The use of sexually explicit images to extort money, sex, or other favors is clearly wrong. But is it a crime? A recent press report indicates that New Jersey lawmakers are pushing new legislation that would clearly make sexual extortion, or sextortion, a crime. The state Senate Judiciary Committee reported out a bill that, if enacted, would make sextortion a third-degree crime carrying up to five years in prison with up to a $15,000 fine. For minor or disabled victims, the crime would increase to second-degree aggravated sexual extortion carrying up to ten years in prison with up to a $150,000 fine.
The Legislation's Laudable Aim
New Jersey's pending sextortion legislation certainly sounds at first blush like a warranted protection. The above press report quotes the legislation's supporters pointing to criminal elements surfing the internet or hacking devices to discover intimate images with which to extort teens. Supporters say that the bill would protect minors and disabled persons whom hackers could especially target, embarrassing them into sharing further images, sending money, or even meeting the perpetrators for sex, all against their will. Perpetrators may even initially pose as friends to acquire access to the compromising images. The report adds that a national database took in about 1,400 sextortion complaints over a recent four-year period, suggesting concerning or even alarming growth in the activity.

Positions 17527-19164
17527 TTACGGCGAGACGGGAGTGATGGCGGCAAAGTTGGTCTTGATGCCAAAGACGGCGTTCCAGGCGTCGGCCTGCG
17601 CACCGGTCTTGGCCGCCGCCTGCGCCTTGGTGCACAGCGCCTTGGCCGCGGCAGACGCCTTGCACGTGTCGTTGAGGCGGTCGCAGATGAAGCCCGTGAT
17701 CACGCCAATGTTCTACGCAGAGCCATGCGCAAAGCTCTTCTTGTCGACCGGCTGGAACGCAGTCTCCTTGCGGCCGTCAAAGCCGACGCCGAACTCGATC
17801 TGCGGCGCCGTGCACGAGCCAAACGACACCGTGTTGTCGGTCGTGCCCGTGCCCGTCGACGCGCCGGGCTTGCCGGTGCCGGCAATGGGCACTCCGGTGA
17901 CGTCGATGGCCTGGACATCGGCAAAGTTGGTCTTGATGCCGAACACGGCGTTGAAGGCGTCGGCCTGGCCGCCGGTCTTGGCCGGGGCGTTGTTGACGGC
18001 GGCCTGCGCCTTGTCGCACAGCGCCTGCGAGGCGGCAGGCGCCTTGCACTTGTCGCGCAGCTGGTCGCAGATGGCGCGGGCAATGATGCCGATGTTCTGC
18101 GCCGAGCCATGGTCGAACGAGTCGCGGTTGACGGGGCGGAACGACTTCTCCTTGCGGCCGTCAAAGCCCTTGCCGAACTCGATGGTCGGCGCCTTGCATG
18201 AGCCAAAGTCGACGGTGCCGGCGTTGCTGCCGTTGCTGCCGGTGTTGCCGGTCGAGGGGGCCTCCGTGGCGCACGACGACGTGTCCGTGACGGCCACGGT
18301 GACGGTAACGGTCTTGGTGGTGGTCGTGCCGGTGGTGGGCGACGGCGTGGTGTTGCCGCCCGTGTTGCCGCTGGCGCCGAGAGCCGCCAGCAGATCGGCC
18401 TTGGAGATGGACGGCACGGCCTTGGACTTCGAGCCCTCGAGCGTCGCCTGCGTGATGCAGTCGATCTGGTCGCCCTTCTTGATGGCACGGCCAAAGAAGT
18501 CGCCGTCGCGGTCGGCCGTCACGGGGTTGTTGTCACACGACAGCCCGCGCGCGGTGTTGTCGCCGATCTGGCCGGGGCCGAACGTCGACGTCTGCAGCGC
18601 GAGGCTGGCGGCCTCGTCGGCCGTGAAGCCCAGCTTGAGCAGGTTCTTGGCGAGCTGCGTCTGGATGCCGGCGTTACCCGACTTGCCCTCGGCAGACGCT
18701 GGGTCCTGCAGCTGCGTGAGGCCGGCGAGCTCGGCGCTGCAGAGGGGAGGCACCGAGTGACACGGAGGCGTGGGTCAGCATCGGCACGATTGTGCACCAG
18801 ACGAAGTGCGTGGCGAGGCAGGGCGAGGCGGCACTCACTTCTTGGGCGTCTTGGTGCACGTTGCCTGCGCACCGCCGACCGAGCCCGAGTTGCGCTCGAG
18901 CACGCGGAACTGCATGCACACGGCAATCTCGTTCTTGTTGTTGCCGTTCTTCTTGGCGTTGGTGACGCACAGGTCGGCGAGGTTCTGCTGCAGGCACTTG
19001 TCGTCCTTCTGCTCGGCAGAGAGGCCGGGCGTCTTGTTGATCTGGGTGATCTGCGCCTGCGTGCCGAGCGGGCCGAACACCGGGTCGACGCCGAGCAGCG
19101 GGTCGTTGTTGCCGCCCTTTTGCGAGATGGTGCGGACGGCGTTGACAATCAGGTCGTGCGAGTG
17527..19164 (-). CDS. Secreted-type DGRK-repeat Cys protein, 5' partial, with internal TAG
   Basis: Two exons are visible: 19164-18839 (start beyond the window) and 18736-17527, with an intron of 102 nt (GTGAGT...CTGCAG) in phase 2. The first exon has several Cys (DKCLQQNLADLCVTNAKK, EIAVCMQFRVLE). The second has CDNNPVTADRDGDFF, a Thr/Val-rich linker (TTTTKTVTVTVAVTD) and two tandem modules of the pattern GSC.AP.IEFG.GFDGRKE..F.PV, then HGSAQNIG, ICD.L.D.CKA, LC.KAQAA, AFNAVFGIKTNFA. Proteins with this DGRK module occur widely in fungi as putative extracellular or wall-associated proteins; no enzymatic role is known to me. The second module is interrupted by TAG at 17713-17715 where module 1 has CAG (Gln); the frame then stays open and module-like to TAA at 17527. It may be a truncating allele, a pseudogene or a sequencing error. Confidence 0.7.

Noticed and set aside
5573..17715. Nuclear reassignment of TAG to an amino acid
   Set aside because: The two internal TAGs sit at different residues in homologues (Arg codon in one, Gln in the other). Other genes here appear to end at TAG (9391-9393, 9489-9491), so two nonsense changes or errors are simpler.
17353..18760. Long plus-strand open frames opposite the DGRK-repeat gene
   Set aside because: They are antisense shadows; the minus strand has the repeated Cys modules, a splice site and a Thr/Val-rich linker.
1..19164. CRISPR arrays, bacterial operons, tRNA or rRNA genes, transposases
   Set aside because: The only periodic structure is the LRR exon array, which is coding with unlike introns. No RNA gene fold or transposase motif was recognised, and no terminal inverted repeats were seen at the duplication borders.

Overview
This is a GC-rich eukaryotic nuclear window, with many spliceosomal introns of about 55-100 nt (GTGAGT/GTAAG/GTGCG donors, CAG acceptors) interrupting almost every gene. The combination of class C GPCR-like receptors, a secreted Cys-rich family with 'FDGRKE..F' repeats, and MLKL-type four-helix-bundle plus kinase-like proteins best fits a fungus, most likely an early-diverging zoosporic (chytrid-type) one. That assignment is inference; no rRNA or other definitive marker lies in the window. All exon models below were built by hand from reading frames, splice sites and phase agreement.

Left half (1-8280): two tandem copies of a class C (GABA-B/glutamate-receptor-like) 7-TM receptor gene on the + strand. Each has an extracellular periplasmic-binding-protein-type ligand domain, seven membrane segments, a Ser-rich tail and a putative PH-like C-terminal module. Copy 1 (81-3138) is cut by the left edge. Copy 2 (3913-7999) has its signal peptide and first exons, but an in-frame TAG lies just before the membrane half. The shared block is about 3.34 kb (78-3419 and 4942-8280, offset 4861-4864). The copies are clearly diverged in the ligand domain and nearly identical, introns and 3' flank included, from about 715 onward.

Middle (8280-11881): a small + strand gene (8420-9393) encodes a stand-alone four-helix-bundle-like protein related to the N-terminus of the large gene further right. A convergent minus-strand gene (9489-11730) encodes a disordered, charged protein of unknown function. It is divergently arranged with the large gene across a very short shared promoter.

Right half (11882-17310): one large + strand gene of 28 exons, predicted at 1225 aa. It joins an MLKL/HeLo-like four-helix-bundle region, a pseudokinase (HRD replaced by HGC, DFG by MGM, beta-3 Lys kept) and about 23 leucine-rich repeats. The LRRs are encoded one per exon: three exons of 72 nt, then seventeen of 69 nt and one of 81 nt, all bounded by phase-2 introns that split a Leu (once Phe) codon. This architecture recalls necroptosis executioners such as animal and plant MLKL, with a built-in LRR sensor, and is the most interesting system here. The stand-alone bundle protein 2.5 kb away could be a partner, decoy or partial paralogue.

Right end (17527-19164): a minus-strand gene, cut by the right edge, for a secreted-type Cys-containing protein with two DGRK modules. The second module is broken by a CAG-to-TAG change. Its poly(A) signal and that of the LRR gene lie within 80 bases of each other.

The Legislation's Threat
Not everything, though, would necessarily be good about criminalizing so-called sextortion. The proposed legislation, like other legislation criminalizing certain conduct, carries some over-prosecution risks. Teens take cell phone photographs and videos of everything these days, unfortunately including intimate content. And that content can end up getting exchanged from phone to phone or through social media. Yet teens don't necessarily extort sex, money, or other favors with every intimate image they take or share. Their possession and use of those images may be relatively innocent, at least not involving any extortionate purpose. And yet possession of those images could easily lead to sextortion allegations from the other teens whom the images unfortunately depict. No legislation is perfect. Any crime legislation carries the risk of over-charging and inappropriate charges unsupported by the evidence. Crime legislation targeting behavior that teens frequently engage in risks criminalizing teens.
Retain a Premier New Jersey Defense Attorney
Teens or adults sharing intimate images can, in the worst situations, already face various forms of criminal charge, whether for extortion, pornography, misuse of electronic devices and data, or other crimes. Charges for that activity will likely increase if New Jersey adopts its proposed sextortion legislation. But the risk of criminal charges already exists. If you face, or someone you love faces, a New Jersey criminal charge involving sexual or other conduct, retain premier New Jersey criminal defense attorney Joseph D. Lento and the Lento Law Firm for your aggressive and effective representation. Call 888-535-3686 or go online now.